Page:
Hey again Earthmama2010,
I hope your bathroom floor and mouldings turned out okay, let's get that wallboard strip off.
I'm with you with taking out the strips, it seems like they are just magnified if you simply paint over them. First off, I'd recommend to use a sharp utility knife to cut any caulk, paint, or sealant lines where the strips meet the wallboard, if there are any.
If there were was any sealant or adhesive holding up the strips, this will now make it easier to pry them off without doing any significant damage to the wallboard itself. If you can get some access towards the bottom of the strip near the floor, you can use a flat pry bar to take off the strips. Be careful at this step, you'll want to take your time and do as little damage to the panels as possible. Below is a link and image to one that I recommend for you to use.
After getting the strip off completely, now you can see how big of a gap you have between the panels. If ithe gap is under an inch, I'd recommend to use a very strong spackling compound to effectively fill and cover the gap. The one shown below is so strong, you can use it over metal!
It can applied just like any putty or spackling compound using a flexible putty knife. Any gouges or tears on the wall need to be removed or addressed before applying this. You may have to do successive coats to ensure the gap is filled. Make sure each layer is dried before applying another coat, and you can then sand down the area with a sanding sponge afterwards.
A good oil-based primer can be used on top of this as well as your wallboard to ensure whatever topcoat paint you have (even if it is water-based) will look and perform great for years to come.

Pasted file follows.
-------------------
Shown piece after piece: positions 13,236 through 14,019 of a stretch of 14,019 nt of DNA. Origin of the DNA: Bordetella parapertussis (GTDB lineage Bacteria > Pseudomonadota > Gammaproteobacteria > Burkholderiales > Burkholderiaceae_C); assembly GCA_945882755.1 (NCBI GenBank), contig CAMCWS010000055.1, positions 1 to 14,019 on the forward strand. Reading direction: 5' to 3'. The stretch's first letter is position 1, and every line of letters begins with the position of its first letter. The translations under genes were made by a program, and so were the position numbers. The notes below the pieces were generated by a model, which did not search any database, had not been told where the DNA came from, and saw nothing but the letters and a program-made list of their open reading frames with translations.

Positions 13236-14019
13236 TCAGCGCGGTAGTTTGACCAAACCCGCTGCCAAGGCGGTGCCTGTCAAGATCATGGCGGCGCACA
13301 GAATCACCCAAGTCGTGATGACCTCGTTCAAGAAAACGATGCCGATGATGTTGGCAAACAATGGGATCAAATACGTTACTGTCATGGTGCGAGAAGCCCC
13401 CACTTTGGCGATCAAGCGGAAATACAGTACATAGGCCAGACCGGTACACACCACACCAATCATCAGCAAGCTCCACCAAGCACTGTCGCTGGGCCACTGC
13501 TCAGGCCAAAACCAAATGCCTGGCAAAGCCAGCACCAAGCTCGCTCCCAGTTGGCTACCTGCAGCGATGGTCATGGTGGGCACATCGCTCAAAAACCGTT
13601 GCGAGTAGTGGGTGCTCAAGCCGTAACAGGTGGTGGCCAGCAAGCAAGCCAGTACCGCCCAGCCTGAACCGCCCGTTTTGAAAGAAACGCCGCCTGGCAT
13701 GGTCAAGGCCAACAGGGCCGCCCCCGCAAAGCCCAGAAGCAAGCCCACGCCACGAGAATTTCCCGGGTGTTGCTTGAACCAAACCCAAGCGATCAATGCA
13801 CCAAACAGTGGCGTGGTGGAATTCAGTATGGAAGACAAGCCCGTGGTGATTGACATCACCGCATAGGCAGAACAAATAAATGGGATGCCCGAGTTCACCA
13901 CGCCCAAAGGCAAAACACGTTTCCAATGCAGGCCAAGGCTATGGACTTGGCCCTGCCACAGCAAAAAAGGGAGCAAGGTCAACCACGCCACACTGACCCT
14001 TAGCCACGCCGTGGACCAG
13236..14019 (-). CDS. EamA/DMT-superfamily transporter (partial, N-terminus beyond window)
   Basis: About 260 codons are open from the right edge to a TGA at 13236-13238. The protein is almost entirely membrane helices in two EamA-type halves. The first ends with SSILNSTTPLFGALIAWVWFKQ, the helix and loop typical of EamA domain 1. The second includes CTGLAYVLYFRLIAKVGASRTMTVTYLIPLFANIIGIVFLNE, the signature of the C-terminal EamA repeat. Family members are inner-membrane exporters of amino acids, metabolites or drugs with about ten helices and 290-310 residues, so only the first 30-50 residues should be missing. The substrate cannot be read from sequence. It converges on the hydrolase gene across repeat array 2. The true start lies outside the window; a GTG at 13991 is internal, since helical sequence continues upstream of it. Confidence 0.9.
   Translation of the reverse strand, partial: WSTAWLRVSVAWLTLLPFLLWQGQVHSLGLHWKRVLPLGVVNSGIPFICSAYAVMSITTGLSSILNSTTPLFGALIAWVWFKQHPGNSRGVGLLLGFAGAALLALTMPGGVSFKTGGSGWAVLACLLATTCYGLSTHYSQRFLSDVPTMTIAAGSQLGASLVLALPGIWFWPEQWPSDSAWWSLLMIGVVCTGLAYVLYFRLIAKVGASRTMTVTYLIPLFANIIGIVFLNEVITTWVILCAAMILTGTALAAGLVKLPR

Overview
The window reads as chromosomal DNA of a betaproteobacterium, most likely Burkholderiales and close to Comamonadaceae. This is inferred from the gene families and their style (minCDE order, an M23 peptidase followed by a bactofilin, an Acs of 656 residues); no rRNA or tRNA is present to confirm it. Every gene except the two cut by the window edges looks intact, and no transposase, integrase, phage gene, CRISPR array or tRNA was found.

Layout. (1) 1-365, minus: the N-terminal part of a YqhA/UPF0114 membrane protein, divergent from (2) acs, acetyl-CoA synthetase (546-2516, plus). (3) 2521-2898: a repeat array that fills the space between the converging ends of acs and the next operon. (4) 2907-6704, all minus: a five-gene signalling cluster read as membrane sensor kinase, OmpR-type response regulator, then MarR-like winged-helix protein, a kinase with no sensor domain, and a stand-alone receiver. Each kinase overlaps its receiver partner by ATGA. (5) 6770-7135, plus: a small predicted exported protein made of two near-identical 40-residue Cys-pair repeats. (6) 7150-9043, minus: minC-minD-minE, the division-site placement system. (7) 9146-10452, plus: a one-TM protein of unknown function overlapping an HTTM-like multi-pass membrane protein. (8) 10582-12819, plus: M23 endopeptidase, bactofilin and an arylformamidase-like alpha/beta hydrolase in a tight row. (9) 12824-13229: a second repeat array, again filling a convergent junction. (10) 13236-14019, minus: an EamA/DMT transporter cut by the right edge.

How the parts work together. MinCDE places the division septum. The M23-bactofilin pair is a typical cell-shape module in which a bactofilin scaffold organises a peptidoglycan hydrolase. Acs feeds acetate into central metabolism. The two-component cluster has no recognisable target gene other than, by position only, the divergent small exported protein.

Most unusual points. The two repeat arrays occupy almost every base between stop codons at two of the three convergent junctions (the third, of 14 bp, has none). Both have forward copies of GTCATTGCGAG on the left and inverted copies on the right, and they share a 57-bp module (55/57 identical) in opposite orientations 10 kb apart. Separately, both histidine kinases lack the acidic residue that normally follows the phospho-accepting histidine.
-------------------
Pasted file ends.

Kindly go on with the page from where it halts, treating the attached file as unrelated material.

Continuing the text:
Hope this helps you out,
I would treat the gaps which remain after removing the strips almost as if they were drywall joints. Rather than using drywall paper tape, I would use the yellow, self-adhesive fiberglas mesh tape. The yellow tape is thinner and requires less build-up to hide the thickness of the tape. This is important since there are no recessed edges for taping as with drywall. You do not want to see high ridges over the seams.
The self-adhesive feature of the fiberglass tape means that no build up of drywall mud is necceassry to embed the tape. This helps keep the patched area thinner. The open mesh allows the mud to be forced right through the tape into the seam.
For patching, I would initially use an easy sand "hot mud". The hot muds do not schrink and will dry rapidly, regardless of how deep the patch, as they dry chemically. Hot muds tend to have superior adhesion, feathering out nicely. After the hot mud is dry, feather out the joint using drywall topping compound and a wide blade drywallers' knife. This is to lessen any perceptible high ridge.
After sanding with a sanding block using about a 120 grit paper or screen, spot prime all the seams with a good acrylic primer such a Behr's Number 75 or Glidden's Gripper. Next, prime the entire wall with the same primer. The primer can be tinted toward the finish color. Finally, paint with the color and sheen of your choice.
Water soluble primers can be used with these wallcoverings because they are not really wallpaper, but patterned plastic coatings glued to the substrate with non-water soluble adhesives at the factory. The matching patterned strips which hid the gaps in the wall are what attest to the fact that it is not really wallpaper. These products are used commonly in the mobile home and RV industry.
In a former motorhome which I owned, I actually removed the strips, patched the seams and hung a less garrish patterned vinyl wall covering right over the factory faux wallpaper, after sealing the wall with a bonding agent.